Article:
Sometimes it’s the simple ideas that can most powerfully drive personal effectiveness.
Here are four of my favorite ideas for being productive:

Get started
Three accomplishments each week
One thing a day to maintain momentum

Get started
We all have places we are avoiding or where we are waiting. Leaving things undone for too long can create lots of mischief—especially in your mind. The first, best step? Get started. Even taking one small action each day will shift a burden to a project that is in progress.
From a book by Anne Lamott titled Bird by Bird, this passage captures the idea:
Thirty years ago my older brother, who was ten years old at the time, was trying to get a report on birds written that he’d had three months to write. It was due the next day. We were out at our family cabin in Bolinas, and he was at the kitchen table close to tears, surrounded by binder paper and pencils and unopened books on birds, immobilized by the hugeness of the task ahead. Then our father sat down beside him, put his arm around my brothers shoulder, and said, ‘Bird-by-bird, buddy. Just take it bird-by-bird.’
Large projects can seem overwhelming. One piece at a time is the way to go. Want to write a book? Write for ten minutes every day and you’ll be astounded at how fast your collection of writing will grow.
Three accomplishments
This favorite idea comes from Earl Nightingale, a 20th century motivational writer and speaker. On an audio tape I heard more than 30 years ago, Nightingale counsels: At the beginning of each week, choose three things that, when completed, will give you a sense of accomplishment for the entire week. Write them down. Then, each time you get a break from everything else, look at your list and remind yourself about the three items that are your focus for the week.
 Then string fifty-two weeks together, and you’ll have an amazing year.
One thing a day
A colleague once interviewed someone who was attempting to keep a project moving despite difficult circumstances. The person’s strategy for keeping things going was obvious and yet profound: “Just do one thing a day to maintain your momentum.”
Projects that we have up and running tend slow and stall if we neglect them too long. A single, small action—or a conversation—can keep things moving.
I encourage you to explore these ideas; discover what works for you. Your observations are always of interest to me.

Listening is a critical skill—Take this audit to see how you’re doing

Cindy and I have been traveling this year, and after every trip, we remark to ourselves about how seldom people ask us a question and then really listen. So I thought I’d take a few minutes of your day and remind you about the impact of your listening on others.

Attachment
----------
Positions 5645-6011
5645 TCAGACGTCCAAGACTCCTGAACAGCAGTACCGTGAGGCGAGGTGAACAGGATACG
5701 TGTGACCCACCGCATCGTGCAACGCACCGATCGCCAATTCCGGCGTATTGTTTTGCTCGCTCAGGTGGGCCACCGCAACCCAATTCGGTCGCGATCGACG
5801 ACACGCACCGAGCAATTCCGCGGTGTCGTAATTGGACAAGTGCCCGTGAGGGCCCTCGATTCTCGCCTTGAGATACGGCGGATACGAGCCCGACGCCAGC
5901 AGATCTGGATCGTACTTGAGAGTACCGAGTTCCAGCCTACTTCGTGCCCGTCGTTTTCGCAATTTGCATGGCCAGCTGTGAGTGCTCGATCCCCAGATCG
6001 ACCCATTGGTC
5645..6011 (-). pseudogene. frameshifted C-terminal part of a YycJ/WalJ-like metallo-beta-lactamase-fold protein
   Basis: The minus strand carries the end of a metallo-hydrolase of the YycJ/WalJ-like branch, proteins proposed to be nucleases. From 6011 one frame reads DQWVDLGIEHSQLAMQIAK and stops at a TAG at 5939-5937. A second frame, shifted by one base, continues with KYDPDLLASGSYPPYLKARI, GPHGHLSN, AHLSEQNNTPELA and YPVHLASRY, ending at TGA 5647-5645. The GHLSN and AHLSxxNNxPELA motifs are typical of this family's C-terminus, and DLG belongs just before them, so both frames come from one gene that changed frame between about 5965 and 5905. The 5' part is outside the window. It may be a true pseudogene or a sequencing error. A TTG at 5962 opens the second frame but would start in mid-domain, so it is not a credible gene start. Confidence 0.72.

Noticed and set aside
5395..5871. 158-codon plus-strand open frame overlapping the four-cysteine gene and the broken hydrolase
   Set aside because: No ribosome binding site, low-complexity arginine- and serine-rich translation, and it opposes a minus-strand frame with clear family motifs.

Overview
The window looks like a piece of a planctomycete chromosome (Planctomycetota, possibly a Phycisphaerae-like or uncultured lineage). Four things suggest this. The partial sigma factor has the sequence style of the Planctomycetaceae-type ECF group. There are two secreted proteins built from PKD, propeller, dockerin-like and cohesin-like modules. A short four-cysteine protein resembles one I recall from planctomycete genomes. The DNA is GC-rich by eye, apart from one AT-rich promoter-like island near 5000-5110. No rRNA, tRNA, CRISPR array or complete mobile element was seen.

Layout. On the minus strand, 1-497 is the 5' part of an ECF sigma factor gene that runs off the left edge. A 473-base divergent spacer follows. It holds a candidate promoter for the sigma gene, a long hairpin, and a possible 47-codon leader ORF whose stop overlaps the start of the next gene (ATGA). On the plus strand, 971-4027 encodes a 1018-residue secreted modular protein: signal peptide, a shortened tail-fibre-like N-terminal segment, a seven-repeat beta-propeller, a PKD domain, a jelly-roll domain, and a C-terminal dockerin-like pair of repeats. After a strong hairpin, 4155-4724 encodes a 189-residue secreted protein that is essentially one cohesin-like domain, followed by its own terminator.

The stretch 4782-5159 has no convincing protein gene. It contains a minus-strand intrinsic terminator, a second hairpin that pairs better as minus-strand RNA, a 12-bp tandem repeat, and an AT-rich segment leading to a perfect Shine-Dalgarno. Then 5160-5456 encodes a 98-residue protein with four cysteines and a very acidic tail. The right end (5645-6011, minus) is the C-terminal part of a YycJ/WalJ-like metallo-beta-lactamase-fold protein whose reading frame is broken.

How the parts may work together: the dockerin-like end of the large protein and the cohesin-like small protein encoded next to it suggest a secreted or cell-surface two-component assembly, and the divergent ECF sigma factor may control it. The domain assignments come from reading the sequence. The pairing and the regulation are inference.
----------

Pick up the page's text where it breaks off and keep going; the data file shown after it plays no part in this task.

“We inhabit a culture that knows how to speak but not how to listen: so we mistake warring monologues for genuine dialogue.”  —Manfred Riedel, Between Tradition and Revolution

Why work on listening?
There are some people who are just wonderful to be around. You feel good when you are with them. If you step back and observe these people, you will begin to admire the way in which they listen.
Listening might be the most important interpersonal skill. When you give your full attention to someone, special things happen. Upsets disappear. Ideas come out. New thinking occurs. People open up. Self-esteem soars.
Yet we don’t listen very often, at least in a way that is magical. We listen mostly just enough to follow what is being said. We listen for what’s important to us. We interrupt. We finish other people’s sentences. We pretend to listen. Sometimes we don’t even pretend—instead we check our smart phones or we multitask. Certainly, we don’t often intend to make a difference with someone by how we listen to them.
“Nothing hurts more than the sense that people close to us aren’t really listening to what we have to say. We never outgrow the need to communicate what it feels like to live in our separate, private worlds of experience. An attentive ear is such a powerful force in human relationships. That is why the failure to be heard is so painful.”   —Michael Nichols The Lost Art of Listening
We all have a natural ability to listen
With a little attention and practice, you can discover how to make a difference with how you listen. It’s pretty simple. Slow down and pay complete attention to each person who speaks to you. Your attention indicates that you are interested and that you care. When you devote yourself to someone else when they speak, you make a difference to both the person and the conversation.
Awareness and practice will have an impact on your listening